My South African journal
If given the opportunity, I could write a book about how my life changed in this wonderful country, but I only have space for this article. I’ve spent most of my life fantasizing about the day I was lucky enough to start making a difference, not just ‘loving animals’ as I always have. A few months into my university degree in New South Wales, Australia, I’d already commenced veterinary work placements in various industries; however, this wasn’t enough. I searched South African volunteer vet projects online and came across the African Conservation Experience (ACE), which was exactly what I was looking for. I applied and was accepted, and the whole team, including my parents, was so helpful in organizing the trip, my host family, travel information, etc. I fundraised all year with a lot of help; my mother baked 2,937 cupcakes/slices, etc., and my father contributed a generous amount of money, and we raised the required amount. I travelled home from university with a million textbooks and study notes, ready to travel to prepare for my mid-semester exams. Upon my arrival home, I packed my bags, hugged Mum goodbye at the departure gate and commenced my journey.
I survived a night alone in a Johannesburg motel, met my transfer the next day and drove 6 hours to Hoesdpruit, where the clinic and my host family were. Each day was different, and we worked with white lions, buffalo, impala, reedbuck, horses, dogs and puppies, cats, birds and black and white rhinos. I spent my weekends on safaris and seeing the big 5 (elephants, rhinos, lions and their cubs, a leopard after a kill and buffalo), jumping off cliffs into waterfalls, bush walking, going to restaurants and bars, feeding Jessica the hippo, going to a silk farm, lookouts, a boat ride on the Blyde, visiting the Moholoholo Rehabilitation Centre where we provided vultures, got face to face with a leopard, a lion and lioness, touched a cheetah, played with a warthog who was sure he was a dog, met magnificent birds and saw wild dogs and every other animal you can think of.
We spent a day at an elephant encounter where we learned about their anatomy and got exceptionally up close and personal, having to climb a small grandstand to get on its back. I kept a journal each day, separating personal experiences from veterinary experiences, but I think there’s one day especially worth sharing:
Day 7, Tuesday 27th September 2013
Today was one of the hardest yet best days I’ve ever had. A 4:30 am start saw at the game reserve by 6 am to meet the team we would be working with. After our introduction, we packed the game vehicles and set off to find the rhinos. The helicopter squad took Doc up to see the first and dart him. We were working with black rhinos. They’re different to white rhinos in terms of the shape of their upper lip. It forms a triangle-looking shape, coming to a point at the tip. Underneath is a rough ridge that allows them to forage through trees. White rhinos, however, only eat grasses. The black rhinos seemed smaller to me; however, their aggression made up for this. When we darted white rhinos, they almost seemed to surrender, stopping more or less where they’d been hit and dropping almost peacefully. The black rhinos, however, took off once they’d been darted and would not stop until they physically could not keep going.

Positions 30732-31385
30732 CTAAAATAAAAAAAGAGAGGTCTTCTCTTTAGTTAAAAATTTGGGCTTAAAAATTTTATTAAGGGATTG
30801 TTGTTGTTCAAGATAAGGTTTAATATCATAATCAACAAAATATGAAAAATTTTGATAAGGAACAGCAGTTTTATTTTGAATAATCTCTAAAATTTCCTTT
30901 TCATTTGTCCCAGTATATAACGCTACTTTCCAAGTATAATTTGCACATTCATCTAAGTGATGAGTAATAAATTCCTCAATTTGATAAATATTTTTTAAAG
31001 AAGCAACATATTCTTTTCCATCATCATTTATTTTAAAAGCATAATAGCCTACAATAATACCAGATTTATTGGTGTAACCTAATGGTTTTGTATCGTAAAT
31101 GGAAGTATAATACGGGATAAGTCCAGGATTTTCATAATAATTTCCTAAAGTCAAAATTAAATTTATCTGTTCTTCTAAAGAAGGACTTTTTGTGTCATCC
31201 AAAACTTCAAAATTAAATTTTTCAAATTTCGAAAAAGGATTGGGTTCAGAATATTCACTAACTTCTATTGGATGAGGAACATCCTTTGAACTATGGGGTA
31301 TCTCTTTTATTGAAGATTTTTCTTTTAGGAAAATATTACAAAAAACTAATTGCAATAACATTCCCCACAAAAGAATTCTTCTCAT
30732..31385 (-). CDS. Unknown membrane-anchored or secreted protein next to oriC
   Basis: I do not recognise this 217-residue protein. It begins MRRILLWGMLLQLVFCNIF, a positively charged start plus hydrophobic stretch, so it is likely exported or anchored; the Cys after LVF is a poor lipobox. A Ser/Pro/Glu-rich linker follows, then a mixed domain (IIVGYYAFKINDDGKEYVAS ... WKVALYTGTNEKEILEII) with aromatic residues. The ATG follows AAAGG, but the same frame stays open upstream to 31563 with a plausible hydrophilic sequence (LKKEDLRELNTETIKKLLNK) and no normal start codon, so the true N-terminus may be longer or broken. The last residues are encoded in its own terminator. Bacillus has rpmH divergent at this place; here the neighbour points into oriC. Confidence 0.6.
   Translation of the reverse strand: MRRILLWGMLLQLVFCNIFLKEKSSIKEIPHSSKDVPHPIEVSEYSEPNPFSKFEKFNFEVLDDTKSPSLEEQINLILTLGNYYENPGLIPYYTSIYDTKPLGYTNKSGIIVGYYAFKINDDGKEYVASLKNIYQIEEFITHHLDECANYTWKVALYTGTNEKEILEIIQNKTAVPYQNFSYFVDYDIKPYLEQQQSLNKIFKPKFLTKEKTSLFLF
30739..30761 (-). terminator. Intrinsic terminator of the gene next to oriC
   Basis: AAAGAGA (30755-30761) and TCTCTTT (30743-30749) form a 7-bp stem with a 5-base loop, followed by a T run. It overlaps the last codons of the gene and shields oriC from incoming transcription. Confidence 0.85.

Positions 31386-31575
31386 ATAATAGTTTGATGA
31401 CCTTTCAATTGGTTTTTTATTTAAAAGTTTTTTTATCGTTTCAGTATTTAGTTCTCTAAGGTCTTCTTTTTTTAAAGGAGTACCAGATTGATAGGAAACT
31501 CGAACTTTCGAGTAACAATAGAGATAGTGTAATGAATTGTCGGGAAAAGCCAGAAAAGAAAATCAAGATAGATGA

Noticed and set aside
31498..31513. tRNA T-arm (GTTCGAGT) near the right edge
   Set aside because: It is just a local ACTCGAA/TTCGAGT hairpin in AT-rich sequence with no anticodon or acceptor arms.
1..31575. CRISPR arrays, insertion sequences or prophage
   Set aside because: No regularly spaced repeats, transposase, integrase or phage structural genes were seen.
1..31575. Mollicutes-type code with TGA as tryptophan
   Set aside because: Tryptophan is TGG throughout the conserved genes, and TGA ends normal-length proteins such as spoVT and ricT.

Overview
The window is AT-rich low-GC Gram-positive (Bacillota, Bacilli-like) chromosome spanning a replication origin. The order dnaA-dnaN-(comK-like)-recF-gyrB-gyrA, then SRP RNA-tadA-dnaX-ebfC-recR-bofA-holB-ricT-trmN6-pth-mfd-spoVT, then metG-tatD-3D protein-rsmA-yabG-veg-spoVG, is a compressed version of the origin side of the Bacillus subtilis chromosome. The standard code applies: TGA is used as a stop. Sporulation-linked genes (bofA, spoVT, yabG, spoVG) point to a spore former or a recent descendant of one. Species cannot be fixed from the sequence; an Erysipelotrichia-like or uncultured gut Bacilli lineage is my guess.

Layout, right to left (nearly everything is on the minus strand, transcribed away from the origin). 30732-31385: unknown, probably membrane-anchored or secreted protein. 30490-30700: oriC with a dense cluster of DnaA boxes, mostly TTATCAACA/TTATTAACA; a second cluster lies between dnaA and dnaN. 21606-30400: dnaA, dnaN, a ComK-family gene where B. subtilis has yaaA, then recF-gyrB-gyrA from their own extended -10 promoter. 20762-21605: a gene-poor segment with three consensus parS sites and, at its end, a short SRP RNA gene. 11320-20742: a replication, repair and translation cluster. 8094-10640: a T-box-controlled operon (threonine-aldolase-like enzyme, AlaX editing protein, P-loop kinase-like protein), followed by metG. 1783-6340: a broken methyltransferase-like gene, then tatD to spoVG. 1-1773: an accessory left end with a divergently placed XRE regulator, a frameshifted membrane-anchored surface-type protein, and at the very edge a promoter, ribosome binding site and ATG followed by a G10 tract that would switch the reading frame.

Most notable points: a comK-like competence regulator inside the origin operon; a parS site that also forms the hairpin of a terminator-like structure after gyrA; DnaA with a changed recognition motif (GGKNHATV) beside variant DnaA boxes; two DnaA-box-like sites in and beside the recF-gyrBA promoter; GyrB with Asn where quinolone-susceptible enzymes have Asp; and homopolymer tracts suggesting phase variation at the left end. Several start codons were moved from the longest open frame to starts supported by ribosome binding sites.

We found ourselves running back to the vehicles when they woke up, as they were furious and agitated when they awoke in the five captured and released today. The first four somehow managed to jam themselves so far into thick trees and bushes that we had 4 or 5 men using axes and saws to clear the area so we could get to the rhino. They’re determined animals; I can tell you that much.
Each rhino was caught, and 25mL of penicillin and 2mL of perphenazine enanthate (a long-lasting tranquillizer to take the edge off them for a couple of weeks) were injected into them. We got new foot collars on all of them for tracking, and the feeling of success after we all sat down in the back of the game cars and smiled at each other was so fulfilling. I looked at everyone around me, the rhino we’d just released charging back through the reserve, the doctor walking back to the car looking completely content, and that’s when I was sure I’d chosen the right thing to do with my life.
We finished just in time to drive back at sunset, the vet team all standing on the back of the ute watching the sky change colours and the sun eventually disappearing behind the mountains. The evenings are so different here than at home. The sun just seems so much bigger and better. I’ve never felt so completely in a different world yet at home. If that wasn’t good enough, as the doctor was driving out of the reserve, three zebra and a giraffe were grazing up ahead right next to the road, so we sat in the car, and I leant on the window watching them; nothing separating them from us, and I knew then that a part of my heart would eternally remain here.
By Kirsten Sharbine, ACE Volunteer